Blog  Beyond Mobile

Mobile Apps Must Die

 
I've written previously that the history of mobile has been a long, painful process of copying desktop computers and then sheepishly realizing that it just doesn't quite work right. This is actually the way of all progress, not just in technology. Art and music follow a similar pattern of copy, extend, and finally, discovery of a new form. It takes a while to shed old paradigms. 

Mobile apps are clearly successful and in some cases, very profitable. For me to say they MUST die appears to fly in the face of overwhelming evidence. But all things come and go, especially so in fast paced world of technology. When a paradigm shift occurs it's rarely because the old model is hated or even useless, it just can't take advantage of new opportunities. The old guard clings to their ways, angrily shouting that everything is perfectly fine, you're exaggerating!

Blog  Beyond Mobile

The UX of Data

 

In my previous article, The Coming Zombie Apocalypse, I discussed how small, cheap, web-connected devices are overturning our old-school assumptions about devices and applications. It was a general introduction to the trend, and I'd like to drill deeper in this article by focusing on a core building block of this new order: the ability to store user data in "the cloud."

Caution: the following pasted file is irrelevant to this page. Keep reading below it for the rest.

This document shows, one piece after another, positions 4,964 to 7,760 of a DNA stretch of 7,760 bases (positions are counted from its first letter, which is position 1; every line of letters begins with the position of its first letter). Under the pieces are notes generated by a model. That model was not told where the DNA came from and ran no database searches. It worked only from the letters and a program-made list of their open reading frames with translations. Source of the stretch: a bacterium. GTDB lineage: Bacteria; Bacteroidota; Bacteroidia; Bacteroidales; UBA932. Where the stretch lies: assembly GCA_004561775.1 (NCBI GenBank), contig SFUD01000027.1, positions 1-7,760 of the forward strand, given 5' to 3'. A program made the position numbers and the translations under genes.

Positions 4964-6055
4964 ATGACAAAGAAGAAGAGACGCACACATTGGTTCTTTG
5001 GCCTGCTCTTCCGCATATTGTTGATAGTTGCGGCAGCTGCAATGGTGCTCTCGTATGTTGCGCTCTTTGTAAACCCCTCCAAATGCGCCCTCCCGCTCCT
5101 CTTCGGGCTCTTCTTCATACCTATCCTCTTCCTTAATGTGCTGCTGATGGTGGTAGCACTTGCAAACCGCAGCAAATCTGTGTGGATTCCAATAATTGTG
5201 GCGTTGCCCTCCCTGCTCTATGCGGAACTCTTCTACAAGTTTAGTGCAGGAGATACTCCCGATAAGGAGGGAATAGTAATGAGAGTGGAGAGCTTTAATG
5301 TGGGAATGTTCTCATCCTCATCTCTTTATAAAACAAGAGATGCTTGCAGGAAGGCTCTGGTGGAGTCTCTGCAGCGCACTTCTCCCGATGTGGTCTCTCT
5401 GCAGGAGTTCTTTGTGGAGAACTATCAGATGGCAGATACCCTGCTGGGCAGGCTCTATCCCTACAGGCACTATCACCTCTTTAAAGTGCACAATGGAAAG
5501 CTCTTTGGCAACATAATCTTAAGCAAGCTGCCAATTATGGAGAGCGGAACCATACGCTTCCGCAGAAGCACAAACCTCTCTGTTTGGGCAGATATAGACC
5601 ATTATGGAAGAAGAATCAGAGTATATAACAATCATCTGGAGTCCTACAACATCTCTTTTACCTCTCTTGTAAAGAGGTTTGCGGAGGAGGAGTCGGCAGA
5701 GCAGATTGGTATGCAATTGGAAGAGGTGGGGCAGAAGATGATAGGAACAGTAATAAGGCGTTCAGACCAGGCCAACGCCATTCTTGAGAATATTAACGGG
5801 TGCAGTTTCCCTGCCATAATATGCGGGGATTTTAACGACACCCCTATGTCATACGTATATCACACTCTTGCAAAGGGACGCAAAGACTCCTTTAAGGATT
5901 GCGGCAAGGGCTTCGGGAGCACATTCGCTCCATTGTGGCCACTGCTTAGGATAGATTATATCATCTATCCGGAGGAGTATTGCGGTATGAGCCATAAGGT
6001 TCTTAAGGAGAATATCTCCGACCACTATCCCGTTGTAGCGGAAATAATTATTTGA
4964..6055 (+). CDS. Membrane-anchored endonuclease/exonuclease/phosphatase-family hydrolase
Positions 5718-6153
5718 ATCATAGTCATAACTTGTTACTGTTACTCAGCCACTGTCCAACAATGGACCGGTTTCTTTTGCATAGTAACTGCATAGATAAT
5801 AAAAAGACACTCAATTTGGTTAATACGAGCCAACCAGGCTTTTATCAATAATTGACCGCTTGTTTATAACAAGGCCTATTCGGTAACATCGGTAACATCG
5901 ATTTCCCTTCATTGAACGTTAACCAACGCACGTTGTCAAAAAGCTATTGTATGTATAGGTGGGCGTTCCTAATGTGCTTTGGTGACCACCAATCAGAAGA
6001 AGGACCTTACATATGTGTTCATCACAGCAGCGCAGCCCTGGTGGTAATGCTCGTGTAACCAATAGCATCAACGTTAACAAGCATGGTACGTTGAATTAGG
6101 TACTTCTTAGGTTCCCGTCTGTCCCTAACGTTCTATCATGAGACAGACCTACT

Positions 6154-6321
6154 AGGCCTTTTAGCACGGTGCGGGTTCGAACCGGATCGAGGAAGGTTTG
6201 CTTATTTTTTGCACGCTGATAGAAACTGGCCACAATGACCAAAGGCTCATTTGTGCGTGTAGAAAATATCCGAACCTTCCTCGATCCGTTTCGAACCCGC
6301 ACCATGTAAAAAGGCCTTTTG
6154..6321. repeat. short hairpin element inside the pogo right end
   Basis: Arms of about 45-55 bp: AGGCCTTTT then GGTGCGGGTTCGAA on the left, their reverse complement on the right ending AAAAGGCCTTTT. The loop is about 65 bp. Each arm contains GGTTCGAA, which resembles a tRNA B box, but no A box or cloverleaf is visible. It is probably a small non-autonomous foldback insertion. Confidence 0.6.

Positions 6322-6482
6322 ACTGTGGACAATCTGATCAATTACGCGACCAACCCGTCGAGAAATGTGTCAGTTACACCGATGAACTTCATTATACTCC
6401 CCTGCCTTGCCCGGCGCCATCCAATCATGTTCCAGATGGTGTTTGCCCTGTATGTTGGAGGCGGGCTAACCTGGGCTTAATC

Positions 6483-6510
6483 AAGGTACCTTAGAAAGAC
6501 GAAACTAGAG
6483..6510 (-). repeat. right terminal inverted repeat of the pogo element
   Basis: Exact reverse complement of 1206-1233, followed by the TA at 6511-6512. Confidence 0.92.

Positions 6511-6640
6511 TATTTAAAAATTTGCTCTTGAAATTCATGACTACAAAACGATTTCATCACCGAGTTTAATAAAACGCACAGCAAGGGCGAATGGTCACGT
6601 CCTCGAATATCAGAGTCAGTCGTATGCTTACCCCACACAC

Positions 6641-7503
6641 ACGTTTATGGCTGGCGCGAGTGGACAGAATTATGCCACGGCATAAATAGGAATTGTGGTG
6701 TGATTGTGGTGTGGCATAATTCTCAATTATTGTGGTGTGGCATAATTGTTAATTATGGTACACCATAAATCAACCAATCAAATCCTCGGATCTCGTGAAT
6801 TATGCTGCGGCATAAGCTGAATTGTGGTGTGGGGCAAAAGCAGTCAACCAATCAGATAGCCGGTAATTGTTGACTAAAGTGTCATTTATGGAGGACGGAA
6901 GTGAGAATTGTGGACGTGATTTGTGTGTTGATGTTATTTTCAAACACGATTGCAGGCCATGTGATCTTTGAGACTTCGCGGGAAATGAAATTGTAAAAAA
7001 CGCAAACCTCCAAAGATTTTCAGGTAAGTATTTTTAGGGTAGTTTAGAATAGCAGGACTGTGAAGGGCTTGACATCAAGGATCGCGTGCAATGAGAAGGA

I assume most readers are familiar with the concept of cloud computing, but it's a very broad concept encompassing a wide range of technologies. This article will focus on a core aspect, the storage of a user's data outside of their personal devices. This is a very disruptive shift that enables user experiences that would be impossible with only local storage, and creates a new facet of design: the UX of data.